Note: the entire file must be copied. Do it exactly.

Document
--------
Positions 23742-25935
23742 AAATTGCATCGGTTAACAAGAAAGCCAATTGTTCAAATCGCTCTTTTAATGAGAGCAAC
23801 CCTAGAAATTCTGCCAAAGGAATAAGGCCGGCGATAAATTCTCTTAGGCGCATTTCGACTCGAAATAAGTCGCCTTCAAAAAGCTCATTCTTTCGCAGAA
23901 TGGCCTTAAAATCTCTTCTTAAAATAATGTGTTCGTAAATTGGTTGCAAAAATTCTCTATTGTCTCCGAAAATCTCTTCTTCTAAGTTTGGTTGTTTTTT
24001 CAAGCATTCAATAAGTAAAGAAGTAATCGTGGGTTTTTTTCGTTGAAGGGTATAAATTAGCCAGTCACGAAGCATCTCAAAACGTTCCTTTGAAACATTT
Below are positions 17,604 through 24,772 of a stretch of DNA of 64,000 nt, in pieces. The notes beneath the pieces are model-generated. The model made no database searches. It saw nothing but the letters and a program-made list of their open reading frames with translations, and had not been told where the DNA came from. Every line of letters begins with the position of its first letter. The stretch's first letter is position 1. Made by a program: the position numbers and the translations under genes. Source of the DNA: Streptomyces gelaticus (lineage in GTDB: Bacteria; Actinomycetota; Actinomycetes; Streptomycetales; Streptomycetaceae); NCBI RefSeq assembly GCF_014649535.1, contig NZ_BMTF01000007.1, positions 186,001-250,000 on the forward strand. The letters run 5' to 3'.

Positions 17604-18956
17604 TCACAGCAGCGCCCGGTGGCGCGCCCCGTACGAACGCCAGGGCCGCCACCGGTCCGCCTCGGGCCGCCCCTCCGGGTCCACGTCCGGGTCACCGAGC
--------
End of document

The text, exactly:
Positions 23742-25935
23742 AAATTGCATCGGTTAACAAGAAAGCCAATTGTTCAAATCGCTCTTTTAATGAGAGCAAC
23801 CCTAGAAATTCTGCCAAAGGAATAAGGCCGGCGATAAATTCTCTTAGGCGCATTTCGACTCGAAATAAGTCGCCTTCAAAAAGCTCATTCTTTCGCAGAA
23901 TGGCCTTAAAATCTCTTCTTAAAATAATGTGTTCGTAAATTGGTTGCAAAAATTCTCTATTGTCTCCGAAAATCTCTTCTTCTAAGTTTGGTTGTTTTTT
24001 CAAGCATTCAATAAGTAAAGAAGTAATCGTGGGTTTTTTTCGTTGAAGGGTATAAATTAGCCAGTCACGAAGCATCTCAAAACGTTCCTTTGAAACATTT
Below are positions 17,604 through 24,772 of a stretch of DNA of 64,000 nt, in pieces. The notes beneath the pieces are model-generated. The model made no database searches. It saw nothing but the letters and a program-made list of their open reading frames with translations, and had not been told where the DNA came from. Every line of letters begins with the position of its first letter. The stretch's first letter is position 1. Made by a program: the position numbers and the translations under genes. Source of the DNA: Streptomyces gelaticus (lineage in GTDB: Bacteria; Actinomycetota; Actinomycetes; Streptomycetales; Streptomycetaceae); NCBI RefSeq assembly GCF_014649535.1, contig NZ_BMTF01000007.1, positions 186,001-250,000 on the forward strand. The letters run 5' to 3'.

Positions 17604-18956
17604 TCACAGCAGCGCCCGGTGGCGCGCCCCGTACGAACGCCAGGGCCGCCACCGGTCCGCCTCGGGCCGCCCCTCCGGGTCCACGTCCGGGTCACCGAGC